Discussing the current ‘human’ issues facing not just operators in Northern Ireland but all across the UK, he said: “The control room environment could easily become a breeding ground for COVID-19, simply because of the close proximity in which people find themselves. This has the potential to be massively detrimental, not only physically but also in terms of the sheer level of worry.”
He continues: “We have quite a close relationship with the control room sector as you might imagine, and what we’re finding is that people are suffering from considerable mental discomfort. It’s a stressful job at the best of times, but then to be distanced from your family and friends while also worrying about your own health has been a source of immense strain.
“At the same time, there has also been a shift in the kinds of calls which are being taken, something which, again, is down to the Coronavirus. Call centre demand hasn’t necessarily gone up as expected, but there has been an increase in domestic violence calls, social media complaints and so on. All this has changed the control room dynamic considerably, which is also a source of stress.”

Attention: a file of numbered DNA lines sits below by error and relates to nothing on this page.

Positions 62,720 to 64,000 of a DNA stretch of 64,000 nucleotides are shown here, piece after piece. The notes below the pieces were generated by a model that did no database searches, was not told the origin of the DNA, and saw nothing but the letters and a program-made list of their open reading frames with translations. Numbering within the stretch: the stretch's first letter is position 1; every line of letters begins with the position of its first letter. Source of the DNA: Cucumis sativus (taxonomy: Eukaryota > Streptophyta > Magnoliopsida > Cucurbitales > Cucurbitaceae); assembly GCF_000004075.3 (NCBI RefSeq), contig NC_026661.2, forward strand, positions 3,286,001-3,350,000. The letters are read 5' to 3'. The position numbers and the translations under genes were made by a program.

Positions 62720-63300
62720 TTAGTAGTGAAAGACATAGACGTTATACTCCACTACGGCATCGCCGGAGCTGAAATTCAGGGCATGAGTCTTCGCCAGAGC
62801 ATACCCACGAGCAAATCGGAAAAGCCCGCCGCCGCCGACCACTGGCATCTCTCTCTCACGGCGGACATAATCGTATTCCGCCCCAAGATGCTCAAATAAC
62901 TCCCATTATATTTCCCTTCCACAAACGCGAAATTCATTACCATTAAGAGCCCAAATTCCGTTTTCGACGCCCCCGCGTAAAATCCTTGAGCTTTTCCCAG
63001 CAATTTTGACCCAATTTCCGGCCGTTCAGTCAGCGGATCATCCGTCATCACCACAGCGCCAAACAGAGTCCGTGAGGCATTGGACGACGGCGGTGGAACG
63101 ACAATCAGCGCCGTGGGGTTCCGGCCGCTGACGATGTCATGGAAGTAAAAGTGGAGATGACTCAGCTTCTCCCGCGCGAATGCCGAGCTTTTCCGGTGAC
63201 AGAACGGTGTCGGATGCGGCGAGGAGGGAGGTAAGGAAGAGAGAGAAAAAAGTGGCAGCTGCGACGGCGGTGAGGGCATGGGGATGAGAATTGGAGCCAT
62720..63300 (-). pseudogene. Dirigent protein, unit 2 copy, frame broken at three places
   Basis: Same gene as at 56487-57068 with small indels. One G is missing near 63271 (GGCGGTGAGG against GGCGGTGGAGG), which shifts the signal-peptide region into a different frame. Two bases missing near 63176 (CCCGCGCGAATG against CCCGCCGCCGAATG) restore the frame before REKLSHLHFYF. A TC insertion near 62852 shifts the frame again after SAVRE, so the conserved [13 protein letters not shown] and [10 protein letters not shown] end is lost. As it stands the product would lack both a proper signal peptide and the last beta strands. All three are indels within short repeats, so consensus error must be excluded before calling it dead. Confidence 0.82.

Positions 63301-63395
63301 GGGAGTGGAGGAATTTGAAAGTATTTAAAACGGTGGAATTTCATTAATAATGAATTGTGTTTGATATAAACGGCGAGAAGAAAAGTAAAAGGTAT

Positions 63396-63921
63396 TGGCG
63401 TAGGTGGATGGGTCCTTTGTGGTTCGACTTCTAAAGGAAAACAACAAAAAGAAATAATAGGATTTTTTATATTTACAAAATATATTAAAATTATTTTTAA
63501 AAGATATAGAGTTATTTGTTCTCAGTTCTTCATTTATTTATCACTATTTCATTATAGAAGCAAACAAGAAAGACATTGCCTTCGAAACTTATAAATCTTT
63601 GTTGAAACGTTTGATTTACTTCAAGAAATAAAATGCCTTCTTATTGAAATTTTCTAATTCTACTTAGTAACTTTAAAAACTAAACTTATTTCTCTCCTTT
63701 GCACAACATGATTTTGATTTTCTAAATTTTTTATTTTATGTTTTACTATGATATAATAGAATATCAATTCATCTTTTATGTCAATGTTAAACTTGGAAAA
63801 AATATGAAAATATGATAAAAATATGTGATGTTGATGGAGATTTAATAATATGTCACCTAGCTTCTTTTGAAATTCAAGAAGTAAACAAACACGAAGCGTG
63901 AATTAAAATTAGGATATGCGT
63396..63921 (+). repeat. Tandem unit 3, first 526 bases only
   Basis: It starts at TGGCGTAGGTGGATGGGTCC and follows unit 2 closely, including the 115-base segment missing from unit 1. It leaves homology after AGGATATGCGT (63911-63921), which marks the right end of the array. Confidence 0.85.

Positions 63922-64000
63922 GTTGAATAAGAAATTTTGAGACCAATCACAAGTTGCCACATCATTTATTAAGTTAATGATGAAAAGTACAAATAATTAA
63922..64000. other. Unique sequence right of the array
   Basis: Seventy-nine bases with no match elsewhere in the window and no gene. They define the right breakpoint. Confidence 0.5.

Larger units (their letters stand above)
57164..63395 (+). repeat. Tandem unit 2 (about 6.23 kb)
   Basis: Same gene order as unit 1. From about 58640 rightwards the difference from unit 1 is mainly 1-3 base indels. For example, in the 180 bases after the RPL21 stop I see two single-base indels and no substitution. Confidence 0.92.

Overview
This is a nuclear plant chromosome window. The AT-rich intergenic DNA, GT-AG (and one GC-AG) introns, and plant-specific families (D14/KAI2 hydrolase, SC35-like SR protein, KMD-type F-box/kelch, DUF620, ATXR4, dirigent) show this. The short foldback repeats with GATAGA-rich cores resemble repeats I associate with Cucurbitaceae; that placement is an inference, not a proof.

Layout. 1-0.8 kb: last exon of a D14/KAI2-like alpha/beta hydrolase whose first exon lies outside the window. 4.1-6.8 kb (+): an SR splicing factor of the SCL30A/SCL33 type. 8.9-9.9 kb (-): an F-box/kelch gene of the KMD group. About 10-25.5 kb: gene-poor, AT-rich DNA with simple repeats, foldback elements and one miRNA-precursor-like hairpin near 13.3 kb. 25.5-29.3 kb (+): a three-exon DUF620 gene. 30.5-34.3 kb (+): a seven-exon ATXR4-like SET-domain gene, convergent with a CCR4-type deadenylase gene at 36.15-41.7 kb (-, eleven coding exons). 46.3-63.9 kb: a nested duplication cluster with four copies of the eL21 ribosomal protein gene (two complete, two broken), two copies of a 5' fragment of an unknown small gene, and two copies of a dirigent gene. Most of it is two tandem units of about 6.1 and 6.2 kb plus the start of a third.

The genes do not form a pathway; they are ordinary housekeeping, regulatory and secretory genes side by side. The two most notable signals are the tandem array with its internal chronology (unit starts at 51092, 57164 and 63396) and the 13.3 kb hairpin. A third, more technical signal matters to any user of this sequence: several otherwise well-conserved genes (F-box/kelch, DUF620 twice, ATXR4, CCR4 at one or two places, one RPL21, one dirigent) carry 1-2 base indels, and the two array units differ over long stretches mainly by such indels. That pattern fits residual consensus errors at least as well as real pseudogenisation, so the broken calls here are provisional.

NIAS’ decision to split its control room in two has obviously been prompted by concerns over the welfare of its staff. At the same time however, there would also have likely been serious issues around the continued running of the organisation itself if things had remained the way they were.
Expanding on the need to build not just safety but resilience into the control room, Isherwood says: “As debilitating as individual cases of COVID-19 can be, an outbreak would also be absolutely disastrous when it came to the overall ability to carry out the job and keep the public safe.
“From an organisational point of view that was actually the biggest concern – if one person on a shift was affected by the virus, you have to entertain the possibility that everyone in that group could also be prevented from coming to work. The point with Northern Ireland was always about splitting people who are on the same shift pattern, thereby engineering-in redundancy between the two sites.
“In terms of the room layout, not a great deal has really changed, in that the supervisor still sits at the back, with the dispatchers in the middle and the call takers at the front. The point is how effectively NIAS has been able to prepare itself at a time of extreme difficulty.”
As the COVID-19 crisis continues, it’s clear that society is becoming increasingly dependent on innovations within two specific fields. The first of these is medicine, such as in the quest for a vaccine or specific treatments to mitigate the worst effects of the virus. The other meanwhile is technology, and its attendant ability to help us become more agile in how we deal with problems.
The work which has been recently carried out by Northern Ireland Ambulance Service and its partners is a vivid illustration of this.
This article was originally published in the July 2020 edition of the BAPCO Journal.
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Editor, Critical Communications Portfolio